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MATH 3283W

Wednesday 4 November 2015

Today: Finish 3.5 on compact sets

4.1 Convergence of sequences
Writing quiz 6: tomorrow
prepare, but do not submit:
3.5 #3, 5, 7b, 8, 13, 14
For Fri.: Watch videos on 3.5, 4.1.

Schedule notes

Exam 3 will be held Tuesday 24 November in discussion.

Class on Wednesday 25 November will be virtual.
More details later.

Exam 2 statistics

173 students took Exam 2, with 100 points possible.

The maximum score is 98.
The mean and median are both 63.

Exam 1 and 2 statistics

173 students took Exam 1 and 2, with 200 points possible.
The maximum score is 189.
The mean is 133, and the median is 137.
Estimated grades
(score range, suggested letter grade, number of students)
[166, 189] A
[155, 165] A20
[146, 154] B+ 19
[141, 145] B
[136, 140] B17
[126, 135] C+ 20
[117, 125] C
[100, 116] C23
[80, 99]
[0, 79]
<D 7


Monday, we:
- Proved the Bolzano-Weierstrass theorem, assuming the
Heine-Borel theorem.
- Proved that 1. compact sets are bounded.
- Began to prove that 2. compact sets are closed.
And today, we have left to show the hard part, which is that
- 3. Closed and bounded sets are compact.

Lemma for part 3:

If S R is nonempty, closed, and bounded, then S has a max and
a min.

Now, the hard part.

3. Suppose that S is closed and bounded. Show that S is
compact. Let A be any open cover of S, and we show that A has
a finite subcover.
Idea for how to do this: cut S off at x and ask whether that is
covered by finitely many members of A . Define
Sx = S (, x],
and define B to be the set of x such that Sx is covered by finitely
many members of A .
a. S has a min (why?), call it d. What is Sd ? Then d B (why?).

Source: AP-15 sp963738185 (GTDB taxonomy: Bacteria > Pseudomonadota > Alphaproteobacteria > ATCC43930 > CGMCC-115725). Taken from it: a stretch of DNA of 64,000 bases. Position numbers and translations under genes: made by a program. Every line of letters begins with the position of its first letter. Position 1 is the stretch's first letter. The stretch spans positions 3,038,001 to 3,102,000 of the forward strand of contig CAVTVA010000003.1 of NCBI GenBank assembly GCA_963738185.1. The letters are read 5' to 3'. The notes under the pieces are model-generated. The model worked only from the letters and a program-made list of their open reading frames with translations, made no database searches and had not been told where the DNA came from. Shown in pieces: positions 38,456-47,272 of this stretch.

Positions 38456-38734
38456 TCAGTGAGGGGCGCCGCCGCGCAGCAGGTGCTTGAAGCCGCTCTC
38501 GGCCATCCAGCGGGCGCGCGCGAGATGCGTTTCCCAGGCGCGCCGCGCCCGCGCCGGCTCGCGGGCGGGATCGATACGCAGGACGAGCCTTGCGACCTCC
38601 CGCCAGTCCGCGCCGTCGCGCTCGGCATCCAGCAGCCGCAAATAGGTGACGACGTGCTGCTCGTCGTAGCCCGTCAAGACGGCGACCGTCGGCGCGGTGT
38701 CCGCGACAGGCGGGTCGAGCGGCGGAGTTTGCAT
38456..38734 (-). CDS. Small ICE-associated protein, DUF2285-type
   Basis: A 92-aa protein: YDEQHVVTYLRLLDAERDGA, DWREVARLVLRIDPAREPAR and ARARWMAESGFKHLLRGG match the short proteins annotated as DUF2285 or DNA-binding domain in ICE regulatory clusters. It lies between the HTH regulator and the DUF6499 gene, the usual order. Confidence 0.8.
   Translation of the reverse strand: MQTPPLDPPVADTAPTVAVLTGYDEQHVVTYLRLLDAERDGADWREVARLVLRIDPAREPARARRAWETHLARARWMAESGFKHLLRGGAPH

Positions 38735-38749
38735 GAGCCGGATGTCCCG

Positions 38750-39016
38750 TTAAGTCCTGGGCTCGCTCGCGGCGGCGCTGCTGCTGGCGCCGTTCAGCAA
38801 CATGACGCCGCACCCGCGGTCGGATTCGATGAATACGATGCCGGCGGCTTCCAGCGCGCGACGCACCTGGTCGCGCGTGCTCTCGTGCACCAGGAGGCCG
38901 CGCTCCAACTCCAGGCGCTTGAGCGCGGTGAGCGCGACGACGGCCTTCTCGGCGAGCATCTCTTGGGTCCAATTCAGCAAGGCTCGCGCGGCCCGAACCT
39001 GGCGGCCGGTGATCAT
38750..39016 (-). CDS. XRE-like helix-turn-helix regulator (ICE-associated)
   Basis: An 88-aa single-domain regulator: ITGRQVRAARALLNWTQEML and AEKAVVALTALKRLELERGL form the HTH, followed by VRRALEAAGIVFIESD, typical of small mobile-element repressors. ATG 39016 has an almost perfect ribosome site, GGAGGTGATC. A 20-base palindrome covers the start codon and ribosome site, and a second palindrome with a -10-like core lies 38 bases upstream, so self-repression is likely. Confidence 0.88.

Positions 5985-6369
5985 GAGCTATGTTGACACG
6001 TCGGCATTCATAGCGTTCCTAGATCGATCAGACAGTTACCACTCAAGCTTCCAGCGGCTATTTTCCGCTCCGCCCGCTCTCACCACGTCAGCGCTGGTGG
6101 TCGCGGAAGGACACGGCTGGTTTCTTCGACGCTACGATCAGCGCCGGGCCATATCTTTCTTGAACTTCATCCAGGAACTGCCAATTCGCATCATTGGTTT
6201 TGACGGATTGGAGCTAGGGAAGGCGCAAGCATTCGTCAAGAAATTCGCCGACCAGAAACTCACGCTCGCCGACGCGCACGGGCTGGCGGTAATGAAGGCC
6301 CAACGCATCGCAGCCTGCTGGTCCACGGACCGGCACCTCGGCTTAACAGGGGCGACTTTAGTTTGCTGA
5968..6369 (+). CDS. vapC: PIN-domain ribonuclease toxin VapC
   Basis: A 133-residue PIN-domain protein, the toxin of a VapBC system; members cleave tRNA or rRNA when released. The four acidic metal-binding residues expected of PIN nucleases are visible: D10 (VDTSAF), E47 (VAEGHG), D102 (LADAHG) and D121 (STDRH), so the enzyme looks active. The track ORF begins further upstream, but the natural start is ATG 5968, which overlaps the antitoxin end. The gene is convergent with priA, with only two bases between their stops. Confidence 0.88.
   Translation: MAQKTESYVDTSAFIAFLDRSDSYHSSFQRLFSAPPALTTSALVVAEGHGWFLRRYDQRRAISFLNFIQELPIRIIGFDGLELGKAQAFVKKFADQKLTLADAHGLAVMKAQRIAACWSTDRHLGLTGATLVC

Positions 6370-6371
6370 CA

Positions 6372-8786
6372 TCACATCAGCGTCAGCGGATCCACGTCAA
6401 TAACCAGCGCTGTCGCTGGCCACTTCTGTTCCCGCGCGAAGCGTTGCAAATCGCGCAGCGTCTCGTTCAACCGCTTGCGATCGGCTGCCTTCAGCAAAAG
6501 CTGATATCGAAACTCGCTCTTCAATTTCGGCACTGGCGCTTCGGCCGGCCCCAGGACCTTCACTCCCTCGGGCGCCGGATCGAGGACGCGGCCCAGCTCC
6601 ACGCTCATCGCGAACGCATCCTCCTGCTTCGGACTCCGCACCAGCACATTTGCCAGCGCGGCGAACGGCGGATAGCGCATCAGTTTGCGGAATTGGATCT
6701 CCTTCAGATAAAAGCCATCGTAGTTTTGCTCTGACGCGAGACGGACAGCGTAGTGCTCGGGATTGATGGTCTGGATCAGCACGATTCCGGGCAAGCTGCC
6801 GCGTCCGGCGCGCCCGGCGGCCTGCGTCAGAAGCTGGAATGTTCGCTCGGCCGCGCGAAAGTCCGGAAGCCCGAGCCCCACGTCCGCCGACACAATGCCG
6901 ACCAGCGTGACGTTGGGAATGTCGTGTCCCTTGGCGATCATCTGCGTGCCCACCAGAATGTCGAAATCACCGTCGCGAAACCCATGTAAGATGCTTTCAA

The hard part, page 2.

b. Show that B is not bounded above. For the sake of

contradiction, suppose that that B is bounded above and that
m = sup B. We show that m S and m 6 S both lead to
i. Suppose that m S. Then there is an A0 A with m A0 .
But A0 is an open set, so there exists  > 0 such that
(m , m + ) A0 . There exists m0 B with m  < m0 < m
(why?). Then show m + /2 is also in B, a contradiction.

The hard part, page 3.

ii. Suppose that m 6 S. Since S is closed, there exists  > 0 such

that N(m, ) S = .
As in part i before, there exists m0 B with m  < m0 < m.
But Sm0 = Sm+/2 (why?), so m + /2 B as well, a contradiction.

4.1 Convergence of sequences

A sequence is an ordered, countably infinite list of real numbers.

You worked with sequences and investigated their behavior
(probably in an informal way) in a second-semester calculus course.
an = (1)n
cn =


1 + 3n3
5n3 2n2

bn =

sin n

dn =

ln n

4.1 Convergence of sequences

We formalize the definition of sequence in the following way:

A sequence is a function a : N R.
Usually, the output of the natural number n will be written an
instead of a(n), and we refer to the sequence with the notation
(an ) or
(a1 , a2 , a3 , . . . ).
Note the use of the parentheses instead of curly brackets, which
emphasizes the ordering of the elements of the range.
We also formalize the meaning of convergence of a sequence:

Definition of convergence of a sequence

A sequence (an ) converges to the real number L if and only if for
every  > 0, there exists a real number N such that if
|an L| < .
If (an ) converges to L, then we will write
lim an = L

or an L.
If (an ) does not converge to any real number, then we say that
(an ) diverges.


Example 1
Show that


converges to 0.


Example 2
Show that an = n diverges.


Example 3
Show that


converges to 0.


Example 4

2n2 5
n 3n2 40n


Example 5
Determine whether the sequence
an = (1)n (1 + 10n )